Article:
Good morning and thank you for taking the time to join me on a Saturday morning to talk about entrepreneurship in South Africa.

1. Entrepreneurship in South Africa: a failure thus far

1.1. The ballgame for entrepreneurs was quite different in 1994, as the South African business landscape started to change. A few, some would call, lucky black souls who got their foot in the door, were brought on board in companies as BEE partners, they were nurtured and received 25% control in companies for their efforts.

Others became directors, earning fees and were not interested in running businesses and no-one checked if any black South Africans were actually being empowered, and not only being enriched, and even then, it was doubtful whether this wealth was really shared amongst the many.

1.2. Government banks and investment bodies like the PIC, DBSA, IDC and so on, have become piggy banks for the elite and creates more instant multi-millionaires and billionaires, who don’t pay their loans back, than wealth-creators who generate job opportunities for others.

1.3. Tenderpreneurship unfortunately became a negative buzzword somewhere along the line. Of course, business should be done with government, but it became a dirty game of one-upmanship, greed and shoddy or failed deliverables.

1.4. In some instances, black South Africans are used by foreign nationals to score tenders and once you trace where these monies go, they leave our shores for good, which is also unacceptable.

Another aspect of foreign competition on South African soil is that foreign entrepreneurs are often subsidised by their governments, for instance in the retail sector to obtain cheap stock, thus making it tough for our local entrepreneurs to compete.

1.5. Another aspect to consider is our economic policy. We had RDP, GEAR, AsgiSA, NGP, NDP and so on. This chopping and changing erodes investor confidence and drives out entrepreneurship. To compound matters, the tri-partite alliance’s differing stances on the economy further confuses policies.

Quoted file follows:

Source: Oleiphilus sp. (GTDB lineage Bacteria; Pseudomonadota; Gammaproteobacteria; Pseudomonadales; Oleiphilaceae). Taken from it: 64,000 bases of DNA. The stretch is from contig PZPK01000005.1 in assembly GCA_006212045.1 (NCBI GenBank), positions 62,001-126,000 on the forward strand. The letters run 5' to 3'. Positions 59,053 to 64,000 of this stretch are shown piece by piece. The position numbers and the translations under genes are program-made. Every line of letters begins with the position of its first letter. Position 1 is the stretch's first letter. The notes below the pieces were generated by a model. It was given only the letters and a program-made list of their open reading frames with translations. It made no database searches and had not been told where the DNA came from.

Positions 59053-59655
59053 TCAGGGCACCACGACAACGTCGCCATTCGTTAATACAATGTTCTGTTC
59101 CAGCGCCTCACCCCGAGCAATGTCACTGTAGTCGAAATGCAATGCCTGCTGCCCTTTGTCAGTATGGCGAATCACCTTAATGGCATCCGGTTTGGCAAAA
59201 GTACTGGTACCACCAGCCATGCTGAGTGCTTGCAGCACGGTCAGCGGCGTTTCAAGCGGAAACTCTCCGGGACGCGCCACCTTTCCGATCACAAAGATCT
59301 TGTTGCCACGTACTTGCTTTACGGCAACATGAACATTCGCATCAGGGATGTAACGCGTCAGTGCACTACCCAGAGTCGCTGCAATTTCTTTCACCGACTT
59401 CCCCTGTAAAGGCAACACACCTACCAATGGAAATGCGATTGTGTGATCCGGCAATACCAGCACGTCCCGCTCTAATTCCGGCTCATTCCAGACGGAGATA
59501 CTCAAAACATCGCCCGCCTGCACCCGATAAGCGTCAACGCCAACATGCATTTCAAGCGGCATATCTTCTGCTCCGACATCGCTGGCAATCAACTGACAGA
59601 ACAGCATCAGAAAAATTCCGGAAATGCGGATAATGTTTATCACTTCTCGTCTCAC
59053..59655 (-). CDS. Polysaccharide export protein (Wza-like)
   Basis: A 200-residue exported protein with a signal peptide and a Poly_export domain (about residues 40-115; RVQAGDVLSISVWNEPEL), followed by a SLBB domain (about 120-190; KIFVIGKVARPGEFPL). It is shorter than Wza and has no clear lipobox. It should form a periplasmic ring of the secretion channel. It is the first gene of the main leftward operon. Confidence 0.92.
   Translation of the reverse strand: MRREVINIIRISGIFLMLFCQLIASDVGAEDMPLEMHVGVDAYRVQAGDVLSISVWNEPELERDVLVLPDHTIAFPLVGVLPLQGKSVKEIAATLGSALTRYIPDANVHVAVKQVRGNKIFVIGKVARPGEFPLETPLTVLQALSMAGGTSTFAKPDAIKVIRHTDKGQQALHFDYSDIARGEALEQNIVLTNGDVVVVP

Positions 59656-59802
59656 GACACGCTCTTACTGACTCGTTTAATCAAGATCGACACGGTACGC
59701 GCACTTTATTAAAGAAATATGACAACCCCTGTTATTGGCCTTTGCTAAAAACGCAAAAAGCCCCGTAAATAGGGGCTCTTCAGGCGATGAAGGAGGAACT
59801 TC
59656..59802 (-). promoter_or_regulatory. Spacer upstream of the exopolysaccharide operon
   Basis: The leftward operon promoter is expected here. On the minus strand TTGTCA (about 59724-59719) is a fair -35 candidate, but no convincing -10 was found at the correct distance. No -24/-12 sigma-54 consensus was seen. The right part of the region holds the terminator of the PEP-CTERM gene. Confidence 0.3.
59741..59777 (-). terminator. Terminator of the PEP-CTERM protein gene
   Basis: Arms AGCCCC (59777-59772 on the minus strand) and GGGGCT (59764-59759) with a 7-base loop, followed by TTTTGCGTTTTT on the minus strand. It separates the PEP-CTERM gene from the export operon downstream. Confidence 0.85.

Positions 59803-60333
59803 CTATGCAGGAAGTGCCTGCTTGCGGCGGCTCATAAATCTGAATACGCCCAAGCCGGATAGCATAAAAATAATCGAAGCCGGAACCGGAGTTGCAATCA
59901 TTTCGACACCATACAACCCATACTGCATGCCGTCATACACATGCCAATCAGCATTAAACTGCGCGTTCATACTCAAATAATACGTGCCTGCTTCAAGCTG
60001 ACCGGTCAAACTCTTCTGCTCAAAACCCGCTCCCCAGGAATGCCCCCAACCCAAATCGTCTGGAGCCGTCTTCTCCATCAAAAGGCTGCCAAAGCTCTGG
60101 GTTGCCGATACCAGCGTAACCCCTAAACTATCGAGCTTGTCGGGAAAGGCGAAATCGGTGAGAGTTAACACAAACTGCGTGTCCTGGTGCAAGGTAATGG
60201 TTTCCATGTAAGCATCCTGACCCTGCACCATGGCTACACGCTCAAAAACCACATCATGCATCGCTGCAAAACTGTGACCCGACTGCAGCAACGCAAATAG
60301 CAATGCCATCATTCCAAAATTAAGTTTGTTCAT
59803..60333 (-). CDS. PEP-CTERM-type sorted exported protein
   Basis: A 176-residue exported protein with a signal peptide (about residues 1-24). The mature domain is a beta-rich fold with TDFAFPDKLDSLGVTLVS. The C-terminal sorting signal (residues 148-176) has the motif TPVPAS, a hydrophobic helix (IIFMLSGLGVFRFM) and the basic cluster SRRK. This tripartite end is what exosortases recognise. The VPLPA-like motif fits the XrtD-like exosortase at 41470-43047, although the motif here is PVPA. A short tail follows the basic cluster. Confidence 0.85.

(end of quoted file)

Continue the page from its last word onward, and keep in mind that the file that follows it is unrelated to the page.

1.6. Without belabouring it too much, the Coronavirus and lockdown, could not have hit us at a worse time and has set us back.

2. The UDM’s thoughts on entrepreneurship

2.1. There must be a paradigm shift in the way that we think of job creation and focus on the empowerment of our youth to be wealth creators, future employers, manufacturers and business owners.

2.2. In order to achieve this, the UDM thinks the following things must be in place:

• A distinct national fund must be established to assist frustrated entrepreneurs to get the basic tools to start their businesses. When I say “tools”, I literally mean “tools”, like equipment and gear. The investment must be directly into the operation of those businesses.

• Investment in sector-based planning and implementation, including the creation of sector-specific banks to provide financial assistance to historically disadvantaged groups and individuals.

Such sector banks could assist the youth to start their own business in, for instance, the textile, IT, tourism, hospitality and agricultural industries.

People might disagree with the UDM, but we think billions of Rands are wasted on the SETAs, whilst they could be transformed into such sector banks.

• Markets for small firms must be identified through promoting domestic and foreign connections to adequately address both supply and demand.

• A massive training programme should help entrepreneurs to build and manage their companies.

• Loan opportunities and sources of capital should be identified, as well as facilitating loans and investments in community businesses.

• More resources should be devoted to promote: “buying South African” as a tool to stimulate local wealth generation and job creation.

3. Closing

3.1. There is enough money available, but there must be enough political will to make the necessary changes.

3.2. We cannot wait for a minority of whites and a black elite to mass create work opportunities; it hasn’t happened in 26 years.

I thank you.